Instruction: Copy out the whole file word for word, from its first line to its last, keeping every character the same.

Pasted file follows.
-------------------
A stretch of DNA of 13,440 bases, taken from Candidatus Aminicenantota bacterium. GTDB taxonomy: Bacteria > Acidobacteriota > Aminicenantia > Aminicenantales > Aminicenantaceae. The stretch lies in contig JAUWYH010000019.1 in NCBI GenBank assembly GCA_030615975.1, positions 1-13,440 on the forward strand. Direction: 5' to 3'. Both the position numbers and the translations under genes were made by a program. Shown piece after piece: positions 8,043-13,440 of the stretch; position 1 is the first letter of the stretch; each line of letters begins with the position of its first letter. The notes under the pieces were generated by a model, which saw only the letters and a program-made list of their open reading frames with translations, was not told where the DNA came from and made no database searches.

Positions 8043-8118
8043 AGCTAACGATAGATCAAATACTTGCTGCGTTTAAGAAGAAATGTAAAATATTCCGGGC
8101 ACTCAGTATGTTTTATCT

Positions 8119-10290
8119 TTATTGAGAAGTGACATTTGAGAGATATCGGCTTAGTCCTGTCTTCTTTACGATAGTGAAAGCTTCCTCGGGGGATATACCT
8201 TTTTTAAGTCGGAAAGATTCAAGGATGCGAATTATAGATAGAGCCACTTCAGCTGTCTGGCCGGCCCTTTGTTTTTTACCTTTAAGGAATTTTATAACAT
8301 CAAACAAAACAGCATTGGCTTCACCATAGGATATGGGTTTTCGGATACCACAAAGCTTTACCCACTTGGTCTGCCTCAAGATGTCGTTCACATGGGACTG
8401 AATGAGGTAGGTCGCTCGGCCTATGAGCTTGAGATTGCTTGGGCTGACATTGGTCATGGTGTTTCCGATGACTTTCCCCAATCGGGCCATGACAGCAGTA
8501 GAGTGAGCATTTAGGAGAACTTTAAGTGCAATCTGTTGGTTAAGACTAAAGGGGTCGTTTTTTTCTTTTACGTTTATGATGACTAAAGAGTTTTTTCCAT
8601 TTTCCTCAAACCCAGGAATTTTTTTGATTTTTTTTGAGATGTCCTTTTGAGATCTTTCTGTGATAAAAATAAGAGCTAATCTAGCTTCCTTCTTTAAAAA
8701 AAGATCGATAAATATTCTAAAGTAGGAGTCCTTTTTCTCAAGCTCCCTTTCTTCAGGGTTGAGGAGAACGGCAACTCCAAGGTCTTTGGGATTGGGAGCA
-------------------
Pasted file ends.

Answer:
A stretch of DNA of 13,440 bases, taken from Candidatus Aminicenantota bacterium. GTDB taxonomy: Bacteria > Acidobacteriota > Aminicenantia > Aminicenantales > Aminicenantaceae. The stretch lies in contig JAUWYH010000019.1 in NCBI GenBank assembly GCA_030615975.1, positions 1-13,440 on the forward strand. Direction: 5' to 3'. Both the position numbers and the translations under genes were made by a program. Shown piece after piece: positions 8,043-13,440 of the stretch; position 1 is the first letter of the stretch; each line of letters begins with the position of its first letter. The notes under the pieces were generated by a model, which saw only the letters and a program-made list of their open reading frames with translations, was not told where the DNA came from and made no database searches.

Positions 8043-8118
8043 AGCTAACGATAGATCAAATACTTGCTGCGTTTAAGAAGAAATGTAAAATATTCCGGGC
8101 ACTCAGTATGTTTTATCT

Positions 8119-10290
8119 TTATTGAGAAGTGACATTTGAGAGATATCGGCTTAGTCCTGTCTTCTTTACGATAGTGAAAGCTTCCTCGGGGGATATACCT
8201 TTTTTAAGTCGGAAAGATTCAAGGATGCGAATTATAGATAGAGCCACTTCAGCTGTCTGGCCGGCCCTTTGTTTTTTACCTTTAAGGAATTTTATAACAT
8301 CAAACAAAACAGCATTGGCTTCACCATAGGATATGGGTTTTCGGATACCACAAAGCTTTACCCACTTGGTCTGCCTCAAGATGTCGTTCACATGGGACTG
8401 AATGAGGTAGGTCGCTCGGCCTATGAGCTTGAGATTGCTTGGGCTGACATTGGTCATGGTGTTTCCGATGACTTTCCCCAATCGGGCCATGACAGCAGTA
8501 GAGTGAGCATTTAGGAGAACTTTAAGTGCAATCTGTTGGTTAAGACTAAAGGGGTCGTTTTTTTCTTTTACGTTTATGATGACTAAAGAGTTTTTTCCAT
8601 TTTCCTCAAACCCAGGAATTTTTTTGATTTTTTTTGAGATGTCCTTTTGAGATCTTTCTGTGATAAAAATAAGAGCTAATCTAGCTTCCTTCTTTAAAAA
8701 AAGATCGATAAATATTCTAAAGTAGGAGTCCTTTTTCTCAAGCTCCCTTTCTTCAGGGTTGAGGAGAACGGCAACTCCAAGGTCTTTGGGATTGGGAGCA